It won't be long before your job is exported to places like India because research is cheaper over there. It's happening already in IT and the aircraft maintenance industry let alone call centres. Other hi-tech industries such as your own will follow suit. My advice -- don't become middle-management... they are the first to go in the downsizing.
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Old 01-12-07, 09:22 AM
  #89  
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Originally Posted by Machka
The US doesn't have the right or the power to make demands on other countries .... what are they going to do ... declare war on Taiwan for not complying with US labor laws???
Spoken like a true Canuk, eh?
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Old 01-12-07, 09:25 AM
  #90  
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So, still off the slaves in Taiwan thread, I asked 8 Chinese friends, aged from their 20s to their 40s, each univ educated and seemingly well-read, if there is slavery in China. I got responses from seven, four of which pointed out the Apple Ipod subcontractor in China has been.....um....."neglectful" of employee rights recently, blaming underproductivity on assembly and withholding portions of wages (down to only 300Y a month) and having low-management and engineer level staff discourage assemblers from looking for jobs elsewhere. That would be Apple Ipod.

Something closer to true slavery, in as far as people being bought and sold and moved from one place to another, seemingly without the person having anything to say about it, would be the numerous little "hair salons" in China. These young women and teens are "bought" from village leaders and orphanages and taken to cities, with the promise of job training and a career. They live, eat, sleep, and do their job all on one site, a small hair salon, providing evening services to men, under the guise of "massage."
And many of the women in this same situation in western China are Viet Namese, bought and sold and taken across the border into more affluent cites.
Some women are amused, and most women are humiliated by this in China, knowing that more often than not, the management of this trade is by women. Women trafficking women. That's nice.

But I'm not sure how that is related to slavery in bike factories in Taiwan.
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Old 01-13-07, 09:17 PM
  #91  
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Some of the posts in this thread suggest many people refer to "Taiwan" when they are actually describing communist-occupied portions of the mainland. This is like using the word "America" to refer to Canada, the USA, or Bolivia. And, communist China is as different from Taiwan as Canada is from Bolivia.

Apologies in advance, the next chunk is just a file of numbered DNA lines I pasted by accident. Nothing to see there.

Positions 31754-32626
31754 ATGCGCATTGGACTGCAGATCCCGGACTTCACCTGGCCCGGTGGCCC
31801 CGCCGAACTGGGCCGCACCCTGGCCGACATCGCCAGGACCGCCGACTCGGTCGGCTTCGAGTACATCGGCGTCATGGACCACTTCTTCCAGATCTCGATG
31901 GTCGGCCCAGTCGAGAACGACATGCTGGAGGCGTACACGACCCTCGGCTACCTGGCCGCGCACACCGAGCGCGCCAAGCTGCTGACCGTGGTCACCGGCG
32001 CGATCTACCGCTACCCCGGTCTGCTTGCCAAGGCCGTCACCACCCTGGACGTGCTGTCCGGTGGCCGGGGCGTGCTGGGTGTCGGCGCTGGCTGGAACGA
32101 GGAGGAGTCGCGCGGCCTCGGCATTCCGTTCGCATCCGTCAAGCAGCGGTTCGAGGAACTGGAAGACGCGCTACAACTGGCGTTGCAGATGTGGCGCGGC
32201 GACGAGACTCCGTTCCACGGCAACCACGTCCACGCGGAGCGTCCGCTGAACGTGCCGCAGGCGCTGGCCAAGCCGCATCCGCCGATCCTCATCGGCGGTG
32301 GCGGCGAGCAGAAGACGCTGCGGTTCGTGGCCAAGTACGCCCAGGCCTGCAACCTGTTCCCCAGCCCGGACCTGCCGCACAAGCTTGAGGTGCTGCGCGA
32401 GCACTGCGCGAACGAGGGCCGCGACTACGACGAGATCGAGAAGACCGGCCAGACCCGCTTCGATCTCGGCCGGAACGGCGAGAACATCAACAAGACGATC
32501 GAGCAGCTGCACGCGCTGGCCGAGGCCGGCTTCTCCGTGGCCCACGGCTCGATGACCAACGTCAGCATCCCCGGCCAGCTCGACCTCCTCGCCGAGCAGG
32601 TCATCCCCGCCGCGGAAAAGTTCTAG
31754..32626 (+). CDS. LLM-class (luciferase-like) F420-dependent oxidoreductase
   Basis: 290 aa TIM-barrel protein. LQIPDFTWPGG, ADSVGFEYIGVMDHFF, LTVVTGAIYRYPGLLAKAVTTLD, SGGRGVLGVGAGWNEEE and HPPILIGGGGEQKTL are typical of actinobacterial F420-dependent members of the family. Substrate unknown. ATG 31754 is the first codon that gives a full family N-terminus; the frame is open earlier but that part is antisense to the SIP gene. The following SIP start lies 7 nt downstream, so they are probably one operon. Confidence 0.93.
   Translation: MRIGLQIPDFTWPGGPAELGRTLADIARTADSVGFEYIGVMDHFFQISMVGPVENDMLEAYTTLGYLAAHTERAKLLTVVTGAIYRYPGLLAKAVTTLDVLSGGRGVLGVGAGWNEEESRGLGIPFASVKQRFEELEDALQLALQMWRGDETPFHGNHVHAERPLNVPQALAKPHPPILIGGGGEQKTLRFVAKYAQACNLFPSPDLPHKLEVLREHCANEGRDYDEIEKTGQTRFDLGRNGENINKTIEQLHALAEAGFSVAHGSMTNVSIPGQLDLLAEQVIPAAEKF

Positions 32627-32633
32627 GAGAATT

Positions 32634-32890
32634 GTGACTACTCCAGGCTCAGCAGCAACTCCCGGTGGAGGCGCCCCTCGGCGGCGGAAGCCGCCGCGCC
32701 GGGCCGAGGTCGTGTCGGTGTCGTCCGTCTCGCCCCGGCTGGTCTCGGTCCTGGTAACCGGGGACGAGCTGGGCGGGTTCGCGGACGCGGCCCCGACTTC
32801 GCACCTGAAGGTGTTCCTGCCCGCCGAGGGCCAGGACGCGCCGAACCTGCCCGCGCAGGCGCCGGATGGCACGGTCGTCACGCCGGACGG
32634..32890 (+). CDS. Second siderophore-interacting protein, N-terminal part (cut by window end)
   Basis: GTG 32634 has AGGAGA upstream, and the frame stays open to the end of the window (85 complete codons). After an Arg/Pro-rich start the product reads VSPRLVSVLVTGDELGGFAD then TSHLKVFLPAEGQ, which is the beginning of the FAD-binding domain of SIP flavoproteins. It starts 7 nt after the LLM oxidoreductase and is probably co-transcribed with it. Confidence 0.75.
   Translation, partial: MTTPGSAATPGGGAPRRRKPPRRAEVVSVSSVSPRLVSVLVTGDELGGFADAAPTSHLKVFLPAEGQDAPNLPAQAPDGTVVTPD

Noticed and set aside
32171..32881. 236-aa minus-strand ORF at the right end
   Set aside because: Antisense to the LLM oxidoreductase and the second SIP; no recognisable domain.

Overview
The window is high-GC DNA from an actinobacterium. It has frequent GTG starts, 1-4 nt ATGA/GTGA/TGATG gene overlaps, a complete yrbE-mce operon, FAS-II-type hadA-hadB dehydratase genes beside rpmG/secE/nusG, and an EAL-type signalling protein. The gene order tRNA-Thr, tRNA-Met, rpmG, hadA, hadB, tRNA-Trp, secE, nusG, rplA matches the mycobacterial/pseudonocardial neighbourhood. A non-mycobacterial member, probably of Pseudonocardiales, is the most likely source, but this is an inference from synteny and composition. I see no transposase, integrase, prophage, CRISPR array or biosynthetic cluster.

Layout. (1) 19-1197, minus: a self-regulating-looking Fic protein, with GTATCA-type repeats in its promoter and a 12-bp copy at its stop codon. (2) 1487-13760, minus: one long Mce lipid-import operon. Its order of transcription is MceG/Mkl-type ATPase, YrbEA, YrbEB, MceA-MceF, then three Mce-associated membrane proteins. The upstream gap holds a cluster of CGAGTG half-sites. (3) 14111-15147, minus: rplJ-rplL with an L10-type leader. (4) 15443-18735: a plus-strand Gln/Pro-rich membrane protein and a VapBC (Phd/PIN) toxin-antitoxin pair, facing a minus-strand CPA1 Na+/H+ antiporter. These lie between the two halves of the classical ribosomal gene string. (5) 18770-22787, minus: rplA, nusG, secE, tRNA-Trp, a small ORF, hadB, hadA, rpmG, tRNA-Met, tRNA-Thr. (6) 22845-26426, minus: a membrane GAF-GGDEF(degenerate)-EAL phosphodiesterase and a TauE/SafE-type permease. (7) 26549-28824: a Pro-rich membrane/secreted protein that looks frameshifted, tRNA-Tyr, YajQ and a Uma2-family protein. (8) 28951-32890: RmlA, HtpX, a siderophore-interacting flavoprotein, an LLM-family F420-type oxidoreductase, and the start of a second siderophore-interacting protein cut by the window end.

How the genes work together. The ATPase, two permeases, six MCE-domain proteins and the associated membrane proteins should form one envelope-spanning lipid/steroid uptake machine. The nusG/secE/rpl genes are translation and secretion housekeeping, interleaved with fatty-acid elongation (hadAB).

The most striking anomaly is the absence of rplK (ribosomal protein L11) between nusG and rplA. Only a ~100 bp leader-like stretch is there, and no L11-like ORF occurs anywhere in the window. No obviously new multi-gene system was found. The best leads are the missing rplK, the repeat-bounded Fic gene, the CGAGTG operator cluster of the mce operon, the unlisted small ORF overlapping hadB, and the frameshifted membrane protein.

Taiwan is a free, democratic country, with a spirited (maybe TOO spirited) multi-party system, free elections, and legal protections for workers. The overall standard of living for blue collar workers in Taiwan is good, and rapidly getting better.

In contrast, the communist-occupied portion of China lives under a brutal dictatorship that imprisons and murders its citizens for such "crimes" as openly practicing their religion, or advocating free labor unions, or asking for free elections. Millions of Chinese citizens have been slaughtered by this government over the past five decades, and millions more languish in slave labor camps.

So, please, do not insult the people of Taiwan by confusing them with the Chinese communists. When you walk into a bike shop, some of the bikes will have decals saying "Made in the USA". Some will say "Made in Taiwan". Others will say "Made in China". Your choice.
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Old 01-14-07, 09:52 AM
  #92  
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Originally Posted by alanbikehouston
Some of the posts in this thread suggest many people refer to "Taiwan" when they are actually describing communist-occupied portions of the mainland.

Taiwan is a free, democratic country, with a spirited (maybe TOO spirited) multi-party system, free elections, and legal protections for workers. The overall standard of living for blue collar workers in Taiwan is good, and rapidly getting better.

In contrast, the communist-occupied portion of China lives under a brutal dictatorship that imprisons and murders its citizens for such "crimes" as openly practicing their religion, or advocating free labor unions, or asking for free elections. Millions of Chinese citizens have been slaughtered by this government over the past five decades, and millions more languish in slave labor camps.